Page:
They might equate to growth for the value of A-League licenses and the value for the investors who own them, but it’s not enough alone to drive true value in football.

MLS’ One Big Tick

It wasn’t all bad for the MLS. Kalt had to give credit to the MLS for at least one thing.

Infrastructure.

“The amazing thing that they’ve done is that they’ve created the infrastructure for soccer in the United States that never existed before.

“They’re not just sticking teams in and hiring a bunch of over the hill stars and having them play in football (NFL) stadiums and hoping they can sustain it.

“They’re doing the right thing and the league is sustainable, whether at half-billion-dollar franchise valuations is a more debatable proposition.”

This is a crucial lesson for the A-League.

Over 15 years into this journey and there remains embarrassingly little football-specific infrastructure.

There has been some good ground made in recent years by some clubs, but overall, after 15 years one gets the feeling there is very little to show for all the investment made in the A-League.

We’ve had some great seasons, some great matches and some great players grace the league…but if the league collapsed tomorrow, what proof would there be that the A-League and its clubs actually existed?

This has to be urgently addressed.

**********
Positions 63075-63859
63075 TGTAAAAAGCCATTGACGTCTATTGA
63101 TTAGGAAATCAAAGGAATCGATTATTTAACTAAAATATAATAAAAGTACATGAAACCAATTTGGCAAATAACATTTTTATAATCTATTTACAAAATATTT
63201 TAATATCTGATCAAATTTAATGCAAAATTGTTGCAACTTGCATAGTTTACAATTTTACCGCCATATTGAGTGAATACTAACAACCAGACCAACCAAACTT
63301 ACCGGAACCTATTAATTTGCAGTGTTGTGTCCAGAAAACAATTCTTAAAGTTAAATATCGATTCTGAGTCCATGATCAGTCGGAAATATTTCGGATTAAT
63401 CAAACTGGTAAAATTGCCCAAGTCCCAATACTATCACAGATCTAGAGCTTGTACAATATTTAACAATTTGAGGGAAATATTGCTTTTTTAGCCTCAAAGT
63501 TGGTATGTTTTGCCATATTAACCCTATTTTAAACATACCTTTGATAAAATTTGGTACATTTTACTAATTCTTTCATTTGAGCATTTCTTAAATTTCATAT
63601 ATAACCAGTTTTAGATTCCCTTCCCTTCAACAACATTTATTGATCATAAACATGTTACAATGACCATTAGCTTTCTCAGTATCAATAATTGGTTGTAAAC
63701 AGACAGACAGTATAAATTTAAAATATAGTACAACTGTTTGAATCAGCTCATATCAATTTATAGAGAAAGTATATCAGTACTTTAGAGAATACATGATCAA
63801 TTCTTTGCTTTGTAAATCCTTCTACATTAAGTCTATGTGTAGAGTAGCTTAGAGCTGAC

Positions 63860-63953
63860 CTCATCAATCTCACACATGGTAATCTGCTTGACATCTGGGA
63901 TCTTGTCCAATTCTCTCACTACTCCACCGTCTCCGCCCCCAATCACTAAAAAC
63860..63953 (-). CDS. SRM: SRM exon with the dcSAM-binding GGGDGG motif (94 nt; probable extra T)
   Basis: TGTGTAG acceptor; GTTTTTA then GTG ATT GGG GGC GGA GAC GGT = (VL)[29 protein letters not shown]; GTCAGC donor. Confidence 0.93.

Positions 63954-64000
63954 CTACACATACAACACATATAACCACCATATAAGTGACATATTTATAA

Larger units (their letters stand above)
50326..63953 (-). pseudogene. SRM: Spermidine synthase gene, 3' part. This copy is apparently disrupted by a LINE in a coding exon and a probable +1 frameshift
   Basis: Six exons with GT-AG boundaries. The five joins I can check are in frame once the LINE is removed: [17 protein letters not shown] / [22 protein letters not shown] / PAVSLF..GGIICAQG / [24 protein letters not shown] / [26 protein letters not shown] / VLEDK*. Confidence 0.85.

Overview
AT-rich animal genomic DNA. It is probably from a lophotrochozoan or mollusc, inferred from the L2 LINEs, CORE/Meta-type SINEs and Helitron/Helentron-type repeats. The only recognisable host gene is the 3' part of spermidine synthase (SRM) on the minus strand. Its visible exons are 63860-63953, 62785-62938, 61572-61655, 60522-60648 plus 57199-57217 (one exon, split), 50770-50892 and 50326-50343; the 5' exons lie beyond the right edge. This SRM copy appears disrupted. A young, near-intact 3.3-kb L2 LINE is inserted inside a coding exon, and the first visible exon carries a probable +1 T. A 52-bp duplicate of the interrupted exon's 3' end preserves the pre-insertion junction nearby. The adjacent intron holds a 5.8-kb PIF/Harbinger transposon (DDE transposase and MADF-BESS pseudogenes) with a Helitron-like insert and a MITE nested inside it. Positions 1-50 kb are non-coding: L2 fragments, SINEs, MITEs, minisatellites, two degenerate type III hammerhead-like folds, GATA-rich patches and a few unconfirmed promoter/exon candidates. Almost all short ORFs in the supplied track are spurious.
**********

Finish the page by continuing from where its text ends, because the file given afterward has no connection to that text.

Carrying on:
Gratification Bonus

Another reason cited as key for both Kalt and Johnson in their investment in European football was the sense of gratification of investment in clubs and their surrounding communities.

Now let’s not get carried away. No one is suggesting for a second that these investors aren’t backing in European football for humanitarian reasons.

They’re in it because they see value in their investment.

But can they make themselves feel good about making money in the process?

Well, that’s a bonus. The benefits for the community, however, can be very real and tangible.

Research from 2019 shows Manchester City’s involvement in the title chase with Liverpool was worth £220 million to Manchester’s economy.

According to the think tank Centre for Economics and Business Research (CEBR), spending on match-day tickets, merchandise, and hospitality can boost a city’s economic growth by 1.1 percentage points.

At the lower level, Ipswich Town co-owner Johnson felt there was a great sense of satisfaction to be taken from investing in the surrounding community.

“It’s critical to be engaged with the community,” he said.

“I view [these clubs] as beacons. In England, these communities live and die by the success of these clubs and it’s been painful for these fans have been watching this beautiful asset punch below its weight class.

“It’s not just enough to win, you have to try and make improvements broadly.”

A big part of Kalt’s model was being able to choose clubs with room for improvement because it would be easier to keep the fans onside as things improved.

“Coming into a club that is perfectly run as the next owner is not a situation I would ever want to be in,” he said.

“You want to come into a situation where there’s headroom … you want to have some goodwill built in.

“We’re going to stabilise this, and you know your club is going to be around in a year.”

The question for Australian football is, how do we create value and the feel-good factor around our clubs that encourage the investment they require?